Another challenge is to ensure a steady supply of quality raw materials to weavers. Conventionally, weavers used natural yarn and dyes to produce the fabric. However, currently, there is not enough land being used to produce raw material for handloom. We need to find ways to meet this challenge.[/vc_column_text][/vc_column][/vc_row][vc_row][vc_column][vc_column_text]
Can hemp ensure enough supplies to handloom?[/vc_column_text][vc_column_text]Hemp has certain advantages over other natural fabrics such as cotton, silk, linen, jute, etc. Regarding its top competitor, cotton, hemp is miles ahead. First of all, the production of hemp per unit of land is considerably more than other fabrics. Hemp requires half the amount of land per 2,000 pounds of fabric textile compared to cotton. What is more, cotton demands four times more water than hemp.
Cotton requires 5,280 gallons of water sourced from agricultural farming methods to produce mere 2.2 pounds of cotton. Hemp, in sharp contrast, needs just 80 gallons of water to produce around 2 pounds of water. Rainwater is enough to supply the required quantity to hemp crops. Cotton also has a longer crop cycle.
A crop prone to attack by pests, cotton makes it imperative for farmers to spend a considerable sum on pesticides. It not only takes up the investment but also has an environmental and health impact. Hemp, on the other hand, has inherent anti-bacterial features. It requires a negligible amount of pesticides, thus bringing down the cost for farmers and subsequently, profits.
Hemp is a much more breathable and durable fabric than any other. After processing, it is as smooth as silk. These characteristics make hemp the first choice among all these fabrics. A substantial increase in the product in the same farmland ensures the supplies to the handloom industry are never down.
Shifting to hemp will end the supplies woes for the handloom industry.[/vc_column_text][/vc_column][/vc_row][vc_row][vc_column][vc_column_text]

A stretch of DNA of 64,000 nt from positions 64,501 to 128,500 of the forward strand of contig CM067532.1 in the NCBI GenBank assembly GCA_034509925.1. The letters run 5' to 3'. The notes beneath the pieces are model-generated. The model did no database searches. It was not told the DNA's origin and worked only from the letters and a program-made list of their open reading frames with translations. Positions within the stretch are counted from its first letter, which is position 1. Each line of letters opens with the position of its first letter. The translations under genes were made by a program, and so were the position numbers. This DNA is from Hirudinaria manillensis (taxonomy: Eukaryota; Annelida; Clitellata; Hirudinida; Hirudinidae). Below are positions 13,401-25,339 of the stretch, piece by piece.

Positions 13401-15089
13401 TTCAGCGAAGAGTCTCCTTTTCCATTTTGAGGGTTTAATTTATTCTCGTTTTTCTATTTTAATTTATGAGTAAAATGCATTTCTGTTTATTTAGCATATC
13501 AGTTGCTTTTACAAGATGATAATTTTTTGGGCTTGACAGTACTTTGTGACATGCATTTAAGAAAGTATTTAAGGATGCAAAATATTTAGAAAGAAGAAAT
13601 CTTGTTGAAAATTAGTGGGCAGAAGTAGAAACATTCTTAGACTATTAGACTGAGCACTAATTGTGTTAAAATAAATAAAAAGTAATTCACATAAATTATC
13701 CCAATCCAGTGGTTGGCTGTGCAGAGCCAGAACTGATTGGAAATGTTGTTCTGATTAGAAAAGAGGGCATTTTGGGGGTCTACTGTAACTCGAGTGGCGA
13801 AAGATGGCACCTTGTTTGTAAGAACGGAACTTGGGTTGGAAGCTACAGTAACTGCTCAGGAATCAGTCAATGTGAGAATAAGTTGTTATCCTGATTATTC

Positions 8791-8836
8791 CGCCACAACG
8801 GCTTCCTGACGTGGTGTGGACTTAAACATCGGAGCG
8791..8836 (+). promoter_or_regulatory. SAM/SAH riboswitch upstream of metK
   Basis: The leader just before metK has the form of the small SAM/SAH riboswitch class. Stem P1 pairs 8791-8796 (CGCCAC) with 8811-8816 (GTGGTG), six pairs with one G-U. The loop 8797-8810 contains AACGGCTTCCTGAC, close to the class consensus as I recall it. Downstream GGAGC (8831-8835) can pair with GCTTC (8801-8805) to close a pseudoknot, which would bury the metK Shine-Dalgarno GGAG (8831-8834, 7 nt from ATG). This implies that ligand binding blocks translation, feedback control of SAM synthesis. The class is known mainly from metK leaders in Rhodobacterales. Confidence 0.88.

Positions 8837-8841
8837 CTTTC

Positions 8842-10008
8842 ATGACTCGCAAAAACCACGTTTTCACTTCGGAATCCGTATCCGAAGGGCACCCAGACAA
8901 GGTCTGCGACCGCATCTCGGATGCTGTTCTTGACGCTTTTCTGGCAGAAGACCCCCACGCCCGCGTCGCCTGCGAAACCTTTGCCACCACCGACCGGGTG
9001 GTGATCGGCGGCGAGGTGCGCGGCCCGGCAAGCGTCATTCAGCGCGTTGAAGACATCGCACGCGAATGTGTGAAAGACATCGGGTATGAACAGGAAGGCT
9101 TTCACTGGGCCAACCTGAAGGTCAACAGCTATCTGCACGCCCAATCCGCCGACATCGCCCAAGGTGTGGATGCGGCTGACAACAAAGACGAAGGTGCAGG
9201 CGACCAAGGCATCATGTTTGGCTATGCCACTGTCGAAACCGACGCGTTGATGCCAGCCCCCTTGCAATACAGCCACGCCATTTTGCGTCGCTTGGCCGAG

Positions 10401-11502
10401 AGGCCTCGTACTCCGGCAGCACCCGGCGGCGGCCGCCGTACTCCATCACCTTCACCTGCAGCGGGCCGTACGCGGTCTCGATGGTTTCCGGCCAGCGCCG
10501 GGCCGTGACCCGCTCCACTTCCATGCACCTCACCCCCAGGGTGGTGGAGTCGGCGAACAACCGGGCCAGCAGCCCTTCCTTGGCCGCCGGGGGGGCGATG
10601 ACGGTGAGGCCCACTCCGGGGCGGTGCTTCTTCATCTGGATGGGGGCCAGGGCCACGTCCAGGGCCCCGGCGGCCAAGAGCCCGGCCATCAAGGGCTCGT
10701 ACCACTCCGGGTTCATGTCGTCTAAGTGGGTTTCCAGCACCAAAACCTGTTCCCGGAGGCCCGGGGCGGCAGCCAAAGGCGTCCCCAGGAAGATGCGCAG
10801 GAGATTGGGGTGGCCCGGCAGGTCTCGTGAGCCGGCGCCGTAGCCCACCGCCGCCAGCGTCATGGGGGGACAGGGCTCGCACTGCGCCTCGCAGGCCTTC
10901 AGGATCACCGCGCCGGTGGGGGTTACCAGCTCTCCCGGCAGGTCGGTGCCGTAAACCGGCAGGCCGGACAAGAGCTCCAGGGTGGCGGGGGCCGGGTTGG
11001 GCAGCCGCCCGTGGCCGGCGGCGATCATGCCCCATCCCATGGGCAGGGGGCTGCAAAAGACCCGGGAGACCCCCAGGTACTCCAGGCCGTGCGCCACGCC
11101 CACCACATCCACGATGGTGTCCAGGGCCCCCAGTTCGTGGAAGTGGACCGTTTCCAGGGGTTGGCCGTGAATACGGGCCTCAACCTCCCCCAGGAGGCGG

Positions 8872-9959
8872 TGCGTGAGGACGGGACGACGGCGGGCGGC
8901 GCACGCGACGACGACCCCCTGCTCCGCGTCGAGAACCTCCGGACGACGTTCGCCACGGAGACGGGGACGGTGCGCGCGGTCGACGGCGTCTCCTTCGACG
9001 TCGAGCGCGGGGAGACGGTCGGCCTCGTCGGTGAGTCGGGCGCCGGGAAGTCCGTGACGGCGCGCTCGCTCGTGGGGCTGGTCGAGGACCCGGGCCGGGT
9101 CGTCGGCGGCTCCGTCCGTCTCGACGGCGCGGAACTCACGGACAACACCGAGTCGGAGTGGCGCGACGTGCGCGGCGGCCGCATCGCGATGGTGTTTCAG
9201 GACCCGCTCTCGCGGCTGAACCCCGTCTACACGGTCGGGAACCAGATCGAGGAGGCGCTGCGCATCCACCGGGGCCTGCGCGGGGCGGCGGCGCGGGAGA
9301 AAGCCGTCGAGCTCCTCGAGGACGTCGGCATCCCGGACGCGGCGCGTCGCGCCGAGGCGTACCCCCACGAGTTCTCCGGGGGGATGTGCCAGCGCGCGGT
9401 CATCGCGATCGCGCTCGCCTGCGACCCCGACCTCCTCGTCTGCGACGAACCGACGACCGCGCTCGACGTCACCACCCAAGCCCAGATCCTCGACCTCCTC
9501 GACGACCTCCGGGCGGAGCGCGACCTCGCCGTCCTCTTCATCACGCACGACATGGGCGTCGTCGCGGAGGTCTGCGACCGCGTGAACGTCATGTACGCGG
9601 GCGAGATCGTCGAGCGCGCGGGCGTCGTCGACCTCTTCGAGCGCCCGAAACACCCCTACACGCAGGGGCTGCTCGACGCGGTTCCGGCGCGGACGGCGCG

How hemp-backed handloom can ease the pressure off agriculture[/vc_column_text][vc_row_inner][vc_column_inner width=”1/6″][/vc_column_inner][vc_column_inner width=”2/3″][tm_image align=”center” image=”13599″][/vc_column_inner][vc_column_inner width=”1/6″][/vc_column_inner][/vc_row_inner][vc_column_text]When the British left, 90% of Indians were in agriculture, not by choice, but because of compulsion. They struggled to eke out a living from whatever holdings they had. Subsistence farming became a big part of the farmers’ survival. Even today, several decades after independence, thousands of farmers are committing suicide because of structural issues. The old practice of growing food for their own survival hard for them when a calamity strikes. Lack of adequate structural support and direct lack of access to markets proved to be their nemesis.
A major reason for the suffering of farmers is that there is simply not enough land or the demand for food grains to support all of them. Foodgrains are perishable. There is no market system in India, where the perishable items could be preserved. Hence, getting the right price for their produce becomes practically impossible for farmers.[/vc_column_text][vc_column_text]The only solution is to shift at least 30% of them to the production of cash crops (read hemp). Generally, cotton is regarded as the topmost cash crop. However, as mentioned before, it has some serious disadvantages, and moving to hemp will serve objectives better.
30% of farmland producing hemp will be a big step in the right direction. Textiles are a big market and connecting to it will help farmers financially. As more people understand the importance of using natural fibers, things will only get better for the farmers as well as the handloom industry.[/vc_column_text][/vc_column][/vc_row][vc_row][vc_column][vc_column_text]